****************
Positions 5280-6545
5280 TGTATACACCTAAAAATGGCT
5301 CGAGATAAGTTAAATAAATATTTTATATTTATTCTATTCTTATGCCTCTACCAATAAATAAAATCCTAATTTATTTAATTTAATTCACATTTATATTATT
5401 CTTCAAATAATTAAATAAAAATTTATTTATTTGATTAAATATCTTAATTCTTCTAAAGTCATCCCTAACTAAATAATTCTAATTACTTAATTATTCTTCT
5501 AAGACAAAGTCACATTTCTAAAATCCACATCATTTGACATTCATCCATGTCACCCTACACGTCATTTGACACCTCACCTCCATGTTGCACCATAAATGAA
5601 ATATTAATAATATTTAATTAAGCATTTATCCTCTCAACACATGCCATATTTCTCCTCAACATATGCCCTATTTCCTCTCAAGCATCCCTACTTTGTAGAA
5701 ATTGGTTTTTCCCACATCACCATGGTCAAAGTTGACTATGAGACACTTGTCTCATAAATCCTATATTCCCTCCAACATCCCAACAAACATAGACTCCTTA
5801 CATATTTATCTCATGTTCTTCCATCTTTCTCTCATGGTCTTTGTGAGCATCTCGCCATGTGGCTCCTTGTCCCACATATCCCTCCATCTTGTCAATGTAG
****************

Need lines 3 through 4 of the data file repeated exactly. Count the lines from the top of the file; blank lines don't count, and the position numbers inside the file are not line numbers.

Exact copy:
5301 CGAGATAAGTTAAATAAATATTTTATATTTATTCTATTCTTATGCCTCTACCAATAAATAAAATCCTAATTTATTTAATTTAATTCACATTTATATTATT
5401 CTTCAAATAATTAAATAAAAATTTATTTATTTGATTAAATATCTTAATTCTTCTAAAGTCATCCCTAACTAAATAATTCTAATTACTTAATTATTCTTCT